A sorting algorithm is an algorithm that puts elements of a list in a certain order. Efficient sorting is important for optimizing the use of other algorithms such as search and merge algorithms, which require input data to be in sorted lists; it is also often useful for canonicalizing data and for producing human-readable output.
The term sorting came into the picture, as humans realized the importance of searching quickly. All would have been a mess if the data was kept unordered and unsorted, but fortunately, the concept of sorting came into existence, making it easier for everyone to arrange data in an order, hence making it easier to search.
This means a smallest data element can be searched from a huge data repository if the data is stored in a sorted manner.
There are various sorting methods and techniques that are not only used for sorting algorithms but are also used for analyzing the performance of other algorithms. In this post, you will find a brief description of the different types of sorting algorithms.
So, here are the types of sorting algorithms -
Insertion sort is a simple sorting algorithm that is relatively efficient for small lists and mostly sorted lists and is often used as part of more sophisticated algorithms. It works by taking elements from the list one by one and inserting them in their correct position into a new sorted list. In arrays, the new list and the remaining elements can share the array's space, but insertion is expensive, requiring shifting all following elements over by one.
Bubble Sort is probably one of the oldest, easiest, straight-forward, inefficient sorting algorithms. It works by comparing each element of the list with the element next to it and swapping them if required. With each pass, the largest of the list is "bubbled" to the end of the list whereas the smaller values sink to the bottom.
Shell Sort was invented by Donald Shell in 1959. It improves upon insertion sort by moving out of order elements more than one position at a time. The concept behind Shellsort is that insertion sort performs in O(kn) time, where k is the greatest distance between two out-of-place elements. This means that generally, they perform in O(n2), but for data that is mostly sorted, with only a few elements out of place, they perform faster.
This algorithm is based on the idea of finding the minimum or maximum element in the unsorted array and then putting it in its correct position for a sorted array. It has O(n2) complexity, making it inefficient on large lists, and generally performs worse than the similar insertion sort.
Bucket sort is mainly useful when an input is uniformly distributed over a range. Bucket sort is a divide and conquers sorting algorithm that generalizes counting sort by partitioning an array into a finite number of buckets. Each bucket is then sorted individually, either using a different sorting algorithm or by recursively applying the bucket sorting algorithm.
Merge sort algorithm compare two elements of the list and then swaps them in the order required (ascending or descending). It applies the divide and rule concept. Merge sort works on sequential access and can work on large lists.
Heap Sort is a much more efficient version of selection sort. It also works by determining the largest (or smallest) element of the list, placing that at the end (or beginning) of the list, then continuing with the rest of the list, but accomplishes this task efficiently by using a data structure called a heap, a special type of binary tree. Once the data list has been made into a heap, the root node is guaranteed to be the largest (or smallest) element. When it is removed and placed at the end of the list, the heap is rearranged so the largest element remaining moves to the root.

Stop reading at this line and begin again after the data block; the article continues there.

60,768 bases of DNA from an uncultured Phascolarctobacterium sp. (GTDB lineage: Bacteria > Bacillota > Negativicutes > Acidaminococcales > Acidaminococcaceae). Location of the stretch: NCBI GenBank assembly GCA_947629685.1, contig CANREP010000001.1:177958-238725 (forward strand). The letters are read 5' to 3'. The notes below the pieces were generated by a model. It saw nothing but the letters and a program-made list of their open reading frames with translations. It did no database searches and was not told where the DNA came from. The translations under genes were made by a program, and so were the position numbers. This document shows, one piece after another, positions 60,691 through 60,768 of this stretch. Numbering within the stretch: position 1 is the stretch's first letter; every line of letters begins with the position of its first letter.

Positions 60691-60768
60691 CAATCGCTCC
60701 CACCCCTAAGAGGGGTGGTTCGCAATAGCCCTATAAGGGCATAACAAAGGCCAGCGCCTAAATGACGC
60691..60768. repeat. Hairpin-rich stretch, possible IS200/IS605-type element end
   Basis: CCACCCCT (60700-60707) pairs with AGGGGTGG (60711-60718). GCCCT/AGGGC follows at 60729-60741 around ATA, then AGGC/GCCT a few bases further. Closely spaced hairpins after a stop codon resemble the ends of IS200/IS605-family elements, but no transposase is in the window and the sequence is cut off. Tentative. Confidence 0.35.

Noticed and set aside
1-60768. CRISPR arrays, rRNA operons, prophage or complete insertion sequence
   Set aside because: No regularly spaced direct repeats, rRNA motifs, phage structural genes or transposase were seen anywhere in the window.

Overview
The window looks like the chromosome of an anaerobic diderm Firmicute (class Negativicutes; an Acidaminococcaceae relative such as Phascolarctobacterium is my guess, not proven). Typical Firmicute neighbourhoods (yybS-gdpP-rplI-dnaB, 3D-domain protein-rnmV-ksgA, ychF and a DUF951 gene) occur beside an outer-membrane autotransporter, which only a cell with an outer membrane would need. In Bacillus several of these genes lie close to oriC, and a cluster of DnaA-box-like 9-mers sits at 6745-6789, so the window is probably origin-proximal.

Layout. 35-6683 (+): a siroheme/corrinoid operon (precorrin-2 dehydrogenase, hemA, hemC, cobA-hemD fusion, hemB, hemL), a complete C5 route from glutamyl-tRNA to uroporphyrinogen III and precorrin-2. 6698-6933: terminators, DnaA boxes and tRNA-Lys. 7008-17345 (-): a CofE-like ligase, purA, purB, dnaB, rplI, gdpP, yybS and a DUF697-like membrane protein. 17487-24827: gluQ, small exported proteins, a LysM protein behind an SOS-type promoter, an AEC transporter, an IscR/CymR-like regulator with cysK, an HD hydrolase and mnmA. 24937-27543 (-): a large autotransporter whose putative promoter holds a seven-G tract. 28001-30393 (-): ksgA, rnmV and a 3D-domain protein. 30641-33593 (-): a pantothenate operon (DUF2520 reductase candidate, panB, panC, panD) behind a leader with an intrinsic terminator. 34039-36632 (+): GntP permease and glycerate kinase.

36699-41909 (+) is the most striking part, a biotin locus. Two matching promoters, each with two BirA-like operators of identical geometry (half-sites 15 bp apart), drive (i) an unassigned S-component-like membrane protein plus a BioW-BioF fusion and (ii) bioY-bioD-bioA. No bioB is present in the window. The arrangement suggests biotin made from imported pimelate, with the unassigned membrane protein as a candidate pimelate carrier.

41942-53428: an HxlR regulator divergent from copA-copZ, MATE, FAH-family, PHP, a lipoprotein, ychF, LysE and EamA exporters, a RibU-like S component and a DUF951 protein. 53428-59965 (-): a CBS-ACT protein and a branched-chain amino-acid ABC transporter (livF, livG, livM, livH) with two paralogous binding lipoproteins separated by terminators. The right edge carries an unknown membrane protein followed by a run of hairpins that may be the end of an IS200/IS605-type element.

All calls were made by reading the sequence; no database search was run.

Quick Sort is also based on the concept of Divide and Conquer, just like merge sort. But in quicksort, all the heavy lifting(major work) is done while dividing the array into subarrays, while in case of merge sort, all the real work happens during merging the subarrays. In the case of quicksort, the combining step does absolutely nothing.
Comb sort is a relatively simple sorting algorithm based on bubble sort and originally designed by Wlodzimierz Dobosiewicz in 1980. It was later rediscovered and popularized by Stephen Lacey and Richard Box with a Byte Magazine article published in April 1991. The basic idea is to eliminate turtles or small values near the end of the list since in a bubble sort these slow the sorting down tremendously. It accomplishes this by initially swapping elements that are a certain distance from one another in the array, rather than only swapping elements if they are adjacent to one another, and then shrinking the chosen distance until it is operating as a normal bubble sort.
Radix Sort is an algorithm that sorts numbers by processing individual digits. Radix sort can process digits of each number either starting from the least significant digit (LSD) or starting from the most significant digit (MSD). The LSD algorithm first sorts the list by the least significant digit while preserving their relative order using a stable sort. Then it sorts them by the next digit, and so on from the least significant to the most significant, ending up with a sorted list.
In this sort, we count the frequencies of distinct elements of an array and store them in an auxiliary array, by mapping its value as an index of the auxiliary array and then place each element in its proper position in the output array.
There are many more sorting algorithms and they can be combined for large data sets that exceed system memory and time. Hope you have got an idea of the various types of sorting algorithms which can be used as a part of bigger programs.
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